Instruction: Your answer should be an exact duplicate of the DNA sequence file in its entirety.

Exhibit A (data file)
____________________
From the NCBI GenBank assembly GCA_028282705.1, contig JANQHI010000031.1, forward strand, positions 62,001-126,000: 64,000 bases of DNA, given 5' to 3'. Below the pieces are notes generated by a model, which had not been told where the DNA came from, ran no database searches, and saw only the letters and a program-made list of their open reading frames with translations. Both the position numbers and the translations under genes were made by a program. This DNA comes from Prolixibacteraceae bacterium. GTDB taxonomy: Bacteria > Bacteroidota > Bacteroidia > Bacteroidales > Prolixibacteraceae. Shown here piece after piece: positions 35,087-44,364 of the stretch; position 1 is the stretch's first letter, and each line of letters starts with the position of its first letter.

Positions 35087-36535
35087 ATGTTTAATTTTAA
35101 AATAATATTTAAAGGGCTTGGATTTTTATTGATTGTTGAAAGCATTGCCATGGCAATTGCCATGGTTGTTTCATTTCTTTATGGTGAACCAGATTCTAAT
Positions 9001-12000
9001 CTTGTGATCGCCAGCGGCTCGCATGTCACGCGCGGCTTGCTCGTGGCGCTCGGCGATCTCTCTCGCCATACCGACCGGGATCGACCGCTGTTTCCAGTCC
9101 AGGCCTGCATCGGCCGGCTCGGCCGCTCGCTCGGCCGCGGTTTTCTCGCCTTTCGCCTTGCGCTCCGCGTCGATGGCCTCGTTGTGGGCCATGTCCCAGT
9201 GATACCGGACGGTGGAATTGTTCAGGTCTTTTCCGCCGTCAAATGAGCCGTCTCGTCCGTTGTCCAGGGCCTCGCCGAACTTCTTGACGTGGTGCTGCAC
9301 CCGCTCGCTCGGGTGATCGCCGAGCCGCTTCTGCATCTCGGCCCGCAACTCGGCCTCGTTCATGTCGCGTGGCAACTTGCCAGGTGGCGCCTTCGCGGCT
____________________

From the NCBI GenBank assembly GCA_028282705.1, contig JANQHI010000031.1, forward strand, positions 62,001-126,000: 64,000 bases of DNA, given 5' to 3'. Below the pieces are notes generated by a model, which had not been told where the DNA came from, ran no database searches, and saw only the letters and a program-made list of their open reading frames with translations. Both the position numbers and the translations under genes were made by a program. This DNA comes from Prolixibacteraceae bacterium. GTDB taxonomy: Bacteria > Bacteroidota > Bacteroidia > Bacteroidales > Prolixibacteraceae. Shown here piece after piece: positions 35,087-44,364 of the stretch; position 1 is the stretch's first letter, and each line of letters starts with the position of its first letter.

Positions 35087-36535
35087 ATGTTTAATTTTAA
35101 AATAATATTTAAAGGGCTTGGATTTTTATTGATTGTTGAAAGCATTGCCATGGCAATTGCCATGGTTGTTTCATTTCTTTATGGTGAACCAGATTCTAAT
Positions 9001-12000
9001 CTTGTGATCGCCAGCGGCTCGCATGTCACGCGCGGCTTGCTCGTGGCGCTCGGCGATCTCTCTCGCCATACCGACCGGGATCGACCGCTGTTTCCAGTCC
9101 AGGCCTGCATCGGCCGGCTCGGCCGCTCGCTCGGCCGCGGTTTTCTCGCCTTTCGCCTTGCGCTCCGCGTCGATGGCCTCGTTGTGGGCCATGTCCCAGT
9201 GATACCGGACGGTGGAATTGTTCAGGTCTTTTCCGCCGTCAAATGAGCCGTCTCGTCCGTTGTCCAGGGCCTCGCCGAACTTCTTGACGTGGTGCTGCAC
9301 CCGCTCGCTCGGGTGATCGCCGAGCCGCTTCTGCATCTCGGCCCGCAACTCGGCCTCGTTCATGTCGCGTGGCAACTTGCCAGGTGGCGCCTTCGCGGCT